Normally the passing of an NFL owner from a team outside Texas wouldn’t be mentioned in this space, but 87-year-old Art Modell of the Baltimore Ravens merits an exception. Back in 1975, when Modell was owner of the Cleveland Browns, then Houston Oilers coach Bum Phillips arranged for paralyzed Lincoln High School player David Hanchett to be part of the coin toss for the season finale between Houston and Cleveland. The Browns, you see, were David’s favorite team. Modell, under NFL rules, had to sign off on the pre-game exception being made for Hanchett. Not only did he give it a thumbs up, he came to midfield with his captains, spoke with Hanchett and arranged for him to receive some Browns’ gear. I’ve been a Modell admirer ever since . . . The Texans are in an almost no-win situation in their opener against Miami this afternoon. With Super Bowl talk swirling — Bill Parcells was the latest to pick them —, and Miami coming to Reliant Stadium as a 12-point underdog starting rookie QB Ryan Tannehill of Texas A&M, expectations are solidly in place for a blowout. With Wade Phillips’ vaunted defense going up against a QB who spent most of his college career at a wide receiver, and the Texans pretty close to 100 percent healthy, anything less than a decisive  victory is sure to be panned. And a Dolphin upset is unthinkable . . . What a week for Jerry Jones. First, Forbes magazine reveals his Cowboys are the first American sports franchise worth more than $2 billion, and that their overall value is about $1 billion more than the average NFL team. Take a bow Arlington taxpayers, even if you can’t afford to buy game tickets. Following the Forbes proclamation, the Cowboys, led by Tony Romo’s sensational performance, opened with a 24-17 victory over the defending Super Bowl champion Giants. Then, of course, Jethro got a transfusion of his lifeblood — national TV interviews discussing the win. His haggard appearance, by the way, suggests it’s time for another facelift.

    The Astros  pitching staff isn’t the only one Beaumonter Jay Bruce has been lighting up in the last month. Struggling with a .243 batting average on Aug. 10, Bruce responded to being given two days off to regroup by going on a tear that produced a .350 batting average, 11 home runs and 26 RBI in the 23 games prior to Houston’s visit to Great America Ballpark on Friday. He entered the Astros series No. 2 in the NL in homers (32), No. 3 in RBI (93) and No. 7 in doubles (34). All of a sudden Lamar baseball coach Jim Gilligan’s 2007 prediction that Bruce would be the best hitter in the National League in five years doesn’t seem quite so far out . . . One thing Astros fans don’t have to sweat is their favorite team setting a record for the most losses in the modern era. The 120 losses by the expansion NY Mets of 1962 is unlikely to ever be topped. Detroit, however, made a run at it in 2003 with by coming up on the short end 119 times. Houston, after dropping 106 games last year, is headed to something in the 110-to-112 range this year. That would be third worst in the modern era. And it’s difficult to be optimistic that things will get much better next year . . . PN-G ex Lew Ford got some nifty national TV exposure this past week when former Lamar and Boston Red Sox star Kevin Millar interviewed him for the MLB network. The interview, which lasted 4 minutes and 30 seconds, includes some really funny stuff, and lots of Beaumont, Lamar and Port Neches references. Among other things, they talked about coming Millar working with then higher schooler Ford at a Lamar baseball camp. The interview is posted at MLB.com.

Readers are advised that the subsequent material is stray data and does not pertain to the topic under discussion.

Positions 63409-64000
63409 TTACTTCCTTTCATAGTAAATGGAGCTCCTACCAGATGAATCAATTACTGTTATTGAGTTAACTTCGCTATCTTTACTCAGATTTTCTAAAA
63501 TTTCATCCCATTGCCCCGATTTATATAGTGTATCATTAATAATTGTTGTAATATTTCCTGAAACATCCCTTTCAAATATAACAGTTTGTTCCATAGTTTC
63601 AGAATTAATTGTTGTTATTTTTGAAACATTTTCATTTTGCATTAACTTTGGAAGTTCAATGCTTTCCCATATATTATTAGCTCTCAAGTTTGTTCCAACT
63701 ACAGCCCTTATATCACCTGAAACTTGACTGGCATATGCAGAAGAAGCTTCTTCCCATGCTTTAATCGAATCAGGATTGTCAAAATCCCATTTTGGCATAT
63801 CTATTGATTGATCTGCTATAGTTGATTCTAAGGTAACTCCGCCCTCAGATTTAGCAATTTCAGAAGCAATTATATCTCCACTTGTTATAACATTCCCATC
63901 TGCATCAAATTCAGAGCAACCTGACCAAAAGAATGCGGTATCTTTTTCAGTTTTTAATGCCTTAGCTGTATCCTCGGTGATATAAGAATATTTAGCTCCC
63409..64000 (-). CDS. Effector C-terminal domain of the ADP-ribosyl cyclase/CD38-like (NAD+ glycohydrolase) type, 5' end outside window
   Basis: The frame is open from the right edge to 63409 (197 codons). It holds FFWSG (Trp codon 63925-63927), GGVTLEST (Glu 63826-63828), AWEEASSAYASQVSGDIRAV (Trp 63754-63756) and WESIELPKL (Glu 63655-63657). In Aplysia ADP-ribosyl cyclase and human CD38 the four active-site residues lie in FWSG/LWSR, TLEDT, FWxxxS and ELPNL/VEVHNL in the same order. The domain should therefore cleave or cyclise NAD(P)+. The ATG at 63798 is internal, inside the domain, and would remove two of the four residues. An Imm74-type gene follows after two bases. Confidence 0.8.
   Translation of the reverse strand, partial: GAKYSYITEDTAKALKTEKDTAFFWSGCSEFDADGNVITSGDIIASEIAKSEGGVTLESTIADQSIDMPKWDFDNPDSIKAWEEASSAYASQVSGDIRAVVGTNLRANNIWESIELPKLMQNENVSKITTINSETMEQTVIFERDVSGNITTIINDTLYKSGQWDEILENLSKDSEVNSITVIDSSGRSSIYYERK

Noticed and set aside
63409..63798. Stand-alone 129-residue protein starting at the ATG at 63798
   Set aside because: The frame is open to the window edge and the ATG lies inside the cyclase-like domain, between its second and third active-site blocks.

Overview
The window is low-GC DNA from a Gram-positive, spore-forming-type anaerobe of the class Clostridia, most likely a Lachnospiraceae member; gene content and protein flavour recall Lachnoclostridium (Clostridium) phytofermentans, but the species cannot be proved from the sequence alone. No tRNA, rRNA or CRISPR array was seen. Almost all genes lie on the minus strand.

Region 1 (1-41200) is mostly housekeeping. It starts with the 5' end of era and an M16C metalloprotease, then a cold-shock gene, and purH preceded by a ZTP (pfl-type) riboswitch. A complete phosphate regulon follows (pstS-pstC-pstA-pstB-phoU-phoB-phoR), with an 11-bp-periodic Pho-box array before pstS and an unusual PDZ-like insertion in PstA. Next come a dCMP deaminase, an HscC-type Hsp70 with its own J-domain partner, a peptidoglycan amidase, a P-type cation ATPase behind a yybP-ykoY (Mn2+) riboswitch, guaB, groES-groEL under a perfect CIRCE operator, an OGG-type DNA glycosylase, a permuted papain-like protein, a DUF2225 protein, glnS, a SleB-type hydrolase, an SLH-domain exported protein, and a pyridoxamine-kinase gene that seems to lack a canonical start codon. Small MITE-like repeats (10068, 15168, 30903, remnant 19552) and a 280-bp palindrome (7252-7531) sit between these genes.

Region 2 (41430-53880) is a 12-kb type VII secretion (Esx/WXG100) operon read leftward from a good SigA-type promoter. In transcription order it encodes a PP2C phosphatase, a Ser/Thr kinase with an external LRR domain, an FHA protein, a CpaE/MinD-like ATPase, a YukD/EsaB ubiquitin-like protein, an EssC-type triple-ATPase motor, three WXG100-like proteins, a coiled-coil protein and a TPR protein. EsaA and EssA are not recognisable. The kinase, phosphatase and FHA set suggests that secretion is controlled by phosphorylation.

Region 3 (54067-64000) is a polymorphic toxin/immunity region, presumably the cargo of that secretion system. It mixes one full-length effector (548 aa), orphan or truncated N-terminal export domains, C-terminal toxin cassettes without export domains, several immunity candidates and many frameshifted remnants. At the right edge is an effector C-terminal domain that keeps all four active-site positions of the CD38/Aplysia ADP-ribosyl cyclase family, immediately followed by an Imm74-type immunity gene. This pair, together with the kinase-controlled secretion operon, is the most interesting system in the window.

Don’t think I’ve ever seen a more daunting schedule than the one Pat Knight’s second Lamar University basketball team must play in November and December. The Cardinals are looking at 11 consecutive road games, including Alabama, Purdue, Baylor and probably Kansas State, plus Charlotte, Arkansas State and Louisiana-Lafayette, before they play their first home game Dec. 29 again LIU-Brooklyn. As if that isn’t enough of a gauntlet, the Southland Conference is sending LU  to Stephen F. Austin and Northwestern State for its first two league gams . . . If you are a devout fan of Texas high school football, former Lamar sports information director Joe Lee Smith has done you a huge favor. Smith, a dedicated numbers buff who has long been the go-to-guy for sports writers and anybody else seeking anything to do with Texas schoolboy football history, recently posted his entire records package on the website TexasHighSchoolFootballHistory.com. You can find team, individual and coaches records for all the state’s public schools through the 2011 season. Thanks from all of us, Joe Lee. . . . The basketball community in Southeast Texas lost a good man when former SFA, Vidor and Orangefield coach Bob Gough passed away last week at age 74. Gough had suffered a major stroke on Easter Sunday, was seemingly on the road to recovery, then suffered another stroke. John DeVillier and I, who get in a daily walk at Central Mall, encountered Bob with regularity and had some really interesting conversations with the Lake Charles native. We’ll miss him.

    Sports editor Bob West can be e-mailed at rdwest@usa.net.